As I mentioned in a previous post, The Mines of Bloodstone AD&D module was a big deal when it dropped in 1986.
Dragon Magazine hyped the heck out of its high-level level play parameters, which went beyond even the demigod-slaying action of the classic The Queen of the Demonweb Pits. My geeky teen self was not immune to this hard sell, which is why Mines was one of the few official adventure supplements I bought for full retail price back when spending money was scarce.
The badass novelty of the product was reason enough, the same way crappy-ass horror movies on VHS or laughably “transgressive” heavy metal music could bypass my flimsy adolescent male quality filters. I didn’t even have a regular group of players at the time of purchase, much less ones with suitably powerful characters. It was something to “ooh” and “ahh” over and use as an inspiration for some derivative homebrew adventures.
The marketing angle of a high-level AD&D scenario (or promised campaign) obscured the deeper question of whether such a thing was actually feasible or what shape it ought to take. Coming from outside the TSR bubble, John Saunders didn’t mince words on the matter in his White Dwarf review of Mines of Bloodstone.
If I’d read his takedown at the time, I’d have dismissed it as some boring old fart being nasty. These days, I’m inclined to think he didn’t go far enough.
High-level play doesn’t lend itself to official RPG scenarios. Unless you’re doing a one-off using “came with the frame” characters, the number of variable to consider is staggering. Once character levels start encroaching on the lower teens, the official rules start taking a backseat to the specific group’s internal narrative. The combination of gear, spells, abilities, history, relationships (to other players, NPC, the DM, the game world in general) takes on a life of its own where number-crunching and tables become secondary to interactive storytelling. The rules are still there to provide structure when required, but the campaign’s momentum is the real engine driving events.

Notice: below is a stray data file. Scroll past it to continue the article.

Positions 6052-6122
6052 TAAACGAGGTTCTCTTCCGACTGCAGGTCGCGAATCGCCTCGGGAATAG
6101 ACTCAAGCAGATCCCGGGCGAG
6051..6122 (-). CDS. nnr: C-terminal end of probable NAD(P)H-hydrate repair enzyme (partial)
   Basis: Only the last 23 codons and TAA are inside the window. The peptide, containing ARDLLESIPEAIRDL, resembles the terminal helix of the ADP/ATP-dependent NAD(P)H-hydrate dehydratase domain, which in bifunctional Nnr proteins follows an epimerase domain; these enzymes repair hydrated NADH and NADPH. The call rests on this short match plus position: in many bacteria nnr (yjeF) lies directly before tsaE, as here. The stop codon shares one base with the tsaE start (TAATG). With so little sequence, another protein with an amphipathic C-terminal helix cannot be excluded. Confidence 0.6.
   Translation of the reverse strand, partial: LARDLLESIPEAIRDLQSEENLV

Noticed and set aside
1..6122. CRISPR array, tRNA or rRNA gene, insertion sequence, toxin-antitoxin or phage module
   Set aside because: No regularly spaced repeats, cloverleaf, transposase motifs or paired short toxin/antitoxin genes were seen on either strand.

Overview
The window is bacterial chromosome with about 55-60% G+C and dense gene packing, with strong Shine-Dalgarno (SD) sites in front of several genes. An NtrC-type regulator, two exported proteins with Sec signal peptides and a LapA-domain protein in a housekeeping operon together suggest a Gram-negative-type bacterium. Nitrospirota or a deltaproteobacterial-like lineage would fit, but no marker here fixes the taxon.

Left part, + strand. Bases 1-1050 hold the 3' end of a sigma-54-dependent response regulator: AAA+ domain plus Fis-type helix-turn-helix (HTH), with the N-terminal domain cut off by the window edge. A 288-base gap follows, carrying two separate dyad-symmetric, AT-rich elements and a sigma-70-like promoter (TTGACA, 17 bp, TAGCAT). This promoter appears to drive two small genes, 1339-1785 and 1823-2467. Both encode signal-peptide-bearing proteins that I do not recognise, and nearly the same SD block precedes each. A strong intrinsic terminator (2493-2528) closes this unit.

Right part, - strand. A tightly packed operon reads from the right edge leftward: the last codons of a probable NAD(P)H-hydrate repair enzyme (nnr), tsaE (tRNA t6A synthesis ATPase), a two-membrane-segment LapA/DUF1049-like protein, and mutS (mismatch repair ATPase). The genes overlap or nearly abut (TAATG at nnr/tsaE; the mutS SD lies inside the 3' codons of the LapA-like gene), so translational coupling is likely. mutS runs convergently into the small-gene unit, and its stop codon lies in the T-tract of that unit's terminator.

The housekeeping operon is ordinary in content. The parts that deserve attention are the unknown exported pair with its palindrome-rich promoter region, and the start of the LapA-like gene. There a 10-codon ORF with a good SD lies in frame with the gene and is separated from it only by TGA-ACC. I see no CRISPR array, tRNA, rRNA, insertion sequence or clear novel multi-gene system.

Effective scenarios for such groups require more than simply upscaling traditional module fare into absurd levels or dropping plot device beasties such as demon princes or the tarrasques into the mix. (Statistically speaking, I’m sure that some party has legitimately bested a tarrasque in line with the official rules, but that would be the astronomical exception to the norm…and, no, I don’t want to hear how your party once pulled it off.) By the same token, a module writer can’t account for countless permutations of “my wizard won a pocket universe from the Green God and the group’s fighter had a troll arm grafted on by a necromancer after her original arm was lost to a vorpal blade and have I mentioned our time-travelling magic carpet?”
My sole playthru of Mines of Bloodstone was the closing act of an epic session staged across a weekend of all-nighters during the summer between my freshman and sophomore years. My pal Scott and Lil Bro had finished hacking their way through the Temple of Elemental Evil with their over-leveled paladin and cavalier buddy duo and were eager to kick even more ass. I pulled out Mines and let them run riot through it, with little regard for the rules or basic plot logic.
It was ludicrous exercise in adolescent male power fantasies, but that’s really all the module is really decent for.
And they loved it…although it burned the three of us out on AD&D for a while, and we spent the rest of the summer playing Champions instead.